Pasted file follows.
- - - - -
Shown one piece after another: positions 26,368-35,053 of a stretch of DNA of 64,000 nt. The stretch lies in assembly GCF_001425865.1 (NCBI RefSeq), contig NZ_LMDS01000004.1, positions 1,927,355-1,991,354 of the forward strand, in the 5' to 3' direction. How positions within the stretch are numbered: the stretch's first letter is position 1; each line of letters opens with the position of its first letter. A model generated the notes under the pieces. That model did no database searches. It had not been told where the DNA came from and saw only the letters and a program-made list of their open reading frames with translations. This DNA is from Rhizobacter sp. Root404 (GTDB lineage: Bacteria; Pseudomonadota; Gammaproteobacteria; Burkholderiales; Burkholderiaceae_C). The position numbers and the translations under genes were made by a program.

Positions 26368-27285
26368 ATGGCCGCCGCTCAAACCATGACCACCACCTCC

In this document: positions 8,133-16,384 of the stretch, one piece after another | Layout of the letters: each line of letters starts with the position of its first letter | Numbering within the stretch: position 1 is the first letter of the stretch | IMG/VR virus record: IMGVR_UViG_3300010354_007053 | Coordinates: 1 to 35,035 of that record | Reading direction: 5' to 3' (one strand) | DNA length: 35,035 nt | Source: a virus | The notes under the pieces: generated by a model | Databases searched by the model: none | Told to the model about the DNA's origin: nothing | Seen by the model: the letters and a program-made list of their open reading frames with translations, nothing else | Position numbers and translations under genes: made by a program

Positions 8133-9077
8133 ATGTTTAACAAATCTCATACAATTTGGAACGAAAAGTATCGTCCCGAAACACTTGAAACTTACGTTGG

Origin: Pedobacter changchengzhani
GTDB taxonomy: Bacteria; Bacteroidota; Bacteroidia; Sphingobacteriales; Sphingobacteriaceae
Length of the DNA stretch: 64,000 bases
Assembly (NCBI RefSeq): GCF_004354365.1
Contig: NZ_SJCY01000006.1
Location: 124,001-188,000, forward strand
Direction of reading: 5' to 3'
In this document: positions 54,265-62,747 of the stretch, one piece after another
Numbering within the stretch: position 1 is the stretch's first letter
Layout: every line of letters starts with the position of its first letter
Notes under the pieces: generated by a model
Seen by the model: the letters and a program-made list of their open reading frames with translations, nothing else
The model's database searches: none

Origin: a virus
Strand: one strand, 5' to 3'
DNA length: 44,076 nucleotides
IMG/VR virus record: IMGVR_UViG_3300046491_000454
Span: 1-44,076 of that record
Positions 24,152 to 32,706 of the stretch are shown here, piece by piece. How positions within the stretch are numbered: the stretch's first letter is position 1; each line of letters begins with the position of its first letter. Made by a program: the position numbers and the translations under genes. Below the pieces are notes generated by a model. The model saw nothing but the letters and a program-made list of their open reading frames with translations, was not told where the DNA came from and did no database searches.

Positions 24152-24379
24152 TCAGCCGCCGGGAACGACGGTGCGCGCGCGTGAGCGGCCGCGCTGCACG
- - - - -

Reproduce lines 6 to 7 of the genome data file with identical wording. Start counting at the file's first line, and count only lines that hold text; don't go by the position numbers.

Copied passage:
8133 ATGTTTAACAAATCTCATACAATTTGGAACGAAAAGTATCGTCCCGAAACACTTGAAACTTACGTTGG

Origin: Pedobacter changchengzhani